Chicago Shady Dealer

How the Lockdown Helped Me Bond With the Ghost That Lives In My Apartment

When I first moved into my apartment on Dorchester, seeing the apparition of a Victorian girl in the middle of the night was an unwelcome and gut-wrenching experience. However, in the wake of the stand-in-place implemented by Governor Pritzker, I’m learning to bond with the ghost that haunts my apartment. Eleanor and I have grown quite close and she’s only tried to suck out my life force through my eyeballs twice. Here’s how I took this time to bond with the ghost in my apartment. 

Eleanor and I have had our disagreements in our time together as housemates. She likes things on the cold, clammy, and dark side, while I like our apartment to be warm and full of light. She likes playing games like “possess the cat”  and “appear as a disembodied head while I’m sleeping,” whereas I’m more into Animal Crossing. I actually thought that a 20-year-old college student and a victorian child could never overcome our differences, but when a priest unsuccessfully tried to banish her to the netherworld, I realized we were going to have to coexist at least until my lease was up.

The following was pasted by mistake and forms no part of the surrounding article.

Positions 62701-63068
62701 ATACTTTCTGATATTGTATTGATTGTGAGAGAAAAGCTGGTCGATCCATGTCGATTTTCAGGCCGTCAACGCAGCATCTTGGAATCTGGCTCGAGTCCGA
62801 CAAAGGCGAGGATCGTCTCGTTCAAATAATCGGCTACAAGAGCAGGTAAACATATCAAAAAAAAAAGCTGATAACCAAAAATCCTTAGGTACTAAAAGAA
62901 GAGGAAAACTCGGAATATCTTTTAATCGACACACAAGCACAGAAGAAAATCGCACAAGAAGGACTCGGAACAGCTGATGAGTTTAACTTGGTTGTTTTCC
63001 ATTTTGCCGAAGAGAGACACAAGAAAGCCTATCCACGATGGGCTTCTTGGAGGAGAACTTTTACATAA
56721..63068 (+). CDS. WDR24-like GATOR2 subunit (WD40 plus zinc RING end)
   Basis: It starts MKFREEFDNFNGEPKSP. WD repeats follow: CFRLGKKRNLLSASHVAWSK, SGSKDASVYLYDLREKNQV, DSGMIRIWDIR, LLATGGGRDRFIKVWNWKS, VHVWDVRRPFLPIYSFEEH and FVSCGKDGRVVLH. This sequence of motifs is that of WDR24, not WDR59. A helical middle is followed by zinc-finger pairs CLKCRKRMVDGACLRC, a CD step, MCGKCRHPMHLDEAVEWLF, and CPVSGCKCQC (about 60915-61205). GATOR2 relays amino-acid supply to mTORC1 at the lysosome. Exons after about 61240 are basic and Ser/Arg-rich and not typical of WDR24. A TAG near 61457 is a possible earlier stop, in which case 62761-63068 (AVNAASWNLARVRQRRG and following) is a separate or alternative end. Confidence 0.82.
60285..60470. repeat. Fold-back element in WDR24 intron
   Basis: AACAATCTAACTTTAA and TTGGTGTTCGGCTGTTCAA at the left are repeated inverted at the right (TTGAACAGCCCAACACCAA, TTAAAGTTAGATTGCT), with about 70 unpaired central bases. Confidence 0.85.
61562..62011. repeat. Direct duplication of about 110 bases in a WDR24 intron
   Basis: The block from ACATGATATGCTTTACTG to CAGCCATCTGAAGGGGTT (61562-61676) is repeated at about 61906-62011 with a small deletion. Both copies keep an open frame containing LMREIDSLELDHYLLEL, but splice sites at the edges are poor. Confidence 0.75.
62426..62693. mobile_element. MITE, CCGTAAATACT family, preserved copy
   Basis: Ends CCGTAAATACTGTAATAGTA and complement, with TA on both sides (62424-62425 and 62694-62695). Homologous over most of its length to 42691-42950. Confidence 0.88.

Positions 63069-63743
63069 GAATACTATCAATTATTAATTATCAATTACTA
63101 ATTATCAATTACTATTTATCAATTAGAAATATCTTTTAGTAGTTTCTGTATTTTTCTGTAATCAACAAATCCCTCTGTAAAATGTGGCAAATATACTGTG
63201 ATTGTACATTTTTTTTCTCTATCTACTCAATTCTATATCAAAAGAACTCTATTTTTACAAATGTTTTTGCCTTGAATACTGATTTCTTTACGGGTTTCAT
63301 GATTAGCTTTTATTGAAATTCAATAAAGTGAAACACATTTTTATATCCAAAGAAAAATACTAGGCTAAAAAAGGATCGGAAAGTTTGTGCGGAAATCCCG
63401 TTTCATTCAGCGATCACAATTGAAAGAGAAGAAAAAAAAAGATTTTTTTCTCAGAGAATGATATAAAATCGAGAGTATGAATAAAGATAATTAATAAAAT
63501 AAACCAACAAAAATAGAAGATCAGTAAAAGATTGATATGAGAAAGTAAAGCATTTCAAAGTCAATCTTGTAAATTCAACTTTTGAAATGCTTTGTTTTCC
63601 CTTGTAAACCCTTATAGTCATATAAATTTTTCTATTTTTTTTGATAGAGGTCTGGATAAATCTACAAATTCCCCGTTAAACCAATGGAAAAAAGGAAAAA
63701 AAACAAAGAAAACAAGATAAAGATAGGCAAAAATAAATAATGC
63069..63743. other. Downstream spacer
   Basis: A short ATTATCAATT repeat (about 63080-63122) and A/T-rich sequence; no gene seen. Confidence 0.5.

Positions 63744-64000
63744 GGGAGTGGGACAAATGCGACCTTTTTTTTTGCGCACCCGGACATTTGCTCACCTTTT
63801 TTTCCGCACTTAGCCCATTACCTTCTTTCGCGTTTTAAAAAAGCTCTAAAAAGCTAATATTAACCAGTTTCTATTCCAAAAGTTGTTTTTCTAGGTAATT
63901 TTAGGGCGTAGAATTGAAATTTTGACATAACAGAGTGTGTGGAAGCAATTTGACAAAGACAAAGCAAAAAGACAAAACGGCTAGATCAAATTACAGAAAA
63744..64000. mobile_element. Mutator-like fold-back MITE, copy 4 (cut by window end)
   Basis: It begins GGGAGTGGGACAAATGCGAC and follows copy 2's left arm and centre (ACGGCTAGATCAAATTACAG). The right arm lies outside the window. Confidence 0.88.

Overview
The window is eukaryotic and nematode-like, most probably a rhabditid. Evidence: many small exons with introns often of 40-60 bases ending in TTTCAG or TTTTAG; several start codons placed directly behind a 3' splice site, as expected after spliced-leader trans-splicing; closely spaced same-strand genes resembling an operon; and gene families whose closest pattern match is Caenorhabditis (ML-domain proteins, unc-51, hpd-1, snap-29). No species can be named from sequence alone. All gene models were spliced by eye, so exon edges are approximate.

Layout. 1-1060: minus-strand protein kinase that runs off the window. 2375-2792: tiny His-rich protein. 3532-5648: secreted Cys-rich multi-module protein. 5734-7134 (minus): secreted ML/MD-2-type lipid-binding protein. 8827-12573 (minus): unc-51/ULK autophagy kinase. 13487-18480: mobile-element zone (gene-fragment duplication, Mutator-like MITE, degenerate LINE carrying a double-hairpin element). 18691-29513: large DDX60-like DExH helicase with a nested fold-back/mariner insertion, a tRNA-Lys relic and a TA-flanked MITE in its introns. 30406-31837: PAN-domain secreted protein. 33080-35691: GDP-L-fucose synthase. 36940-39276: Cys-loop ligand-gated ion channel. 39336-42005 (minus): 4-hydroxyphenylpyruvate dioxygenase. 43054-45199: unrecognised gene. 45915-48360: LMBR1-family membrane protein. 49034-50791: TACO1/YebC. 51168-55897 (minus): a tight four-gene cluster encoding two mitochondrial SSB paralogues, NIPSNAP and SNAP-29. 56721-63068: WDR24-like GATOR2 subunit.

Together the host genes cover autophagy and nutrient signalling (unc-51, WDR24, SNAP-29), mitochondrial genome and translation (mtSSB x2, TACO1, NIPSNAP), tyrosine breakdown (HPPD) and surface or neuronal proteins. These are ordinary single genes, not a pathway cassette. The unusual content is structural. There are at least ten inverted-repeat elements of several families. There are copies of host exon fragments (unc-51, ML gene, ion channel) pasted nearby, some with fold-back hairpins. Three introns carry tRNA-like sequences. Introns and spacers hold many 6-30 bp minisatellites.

I bought a little rocking horse for Eleanor and she seems to like it. She also likes balloons and rag dolls, which aren’t menacing at all. Additionally, we have found pretty effective ways to communicate across mortal realms. Eleanor and I aren’t big fans of Ouija boards, but she has been able to talk to me through writing in blood on mirrors. For example, when my roommate put up a crucifix in the dining room, Eleanor wrote REDRUM all over the walls until she took it down. Now Eleanor mostly just asks us to buy fruit roll-ups and goldfish from Target.

I thought that Eleanor may be able to give me some knowledge from the great beyond, but I’m finding her to be pretty unhelpful for my Biology PSET because, as I’m learning, Rosalind Franklin discovered DNA well after Eleanor died. When I ask her about historical events like Cholera and Smallpox, she just looks bewildered and whispers “t’was the governess who killed me, good sir.”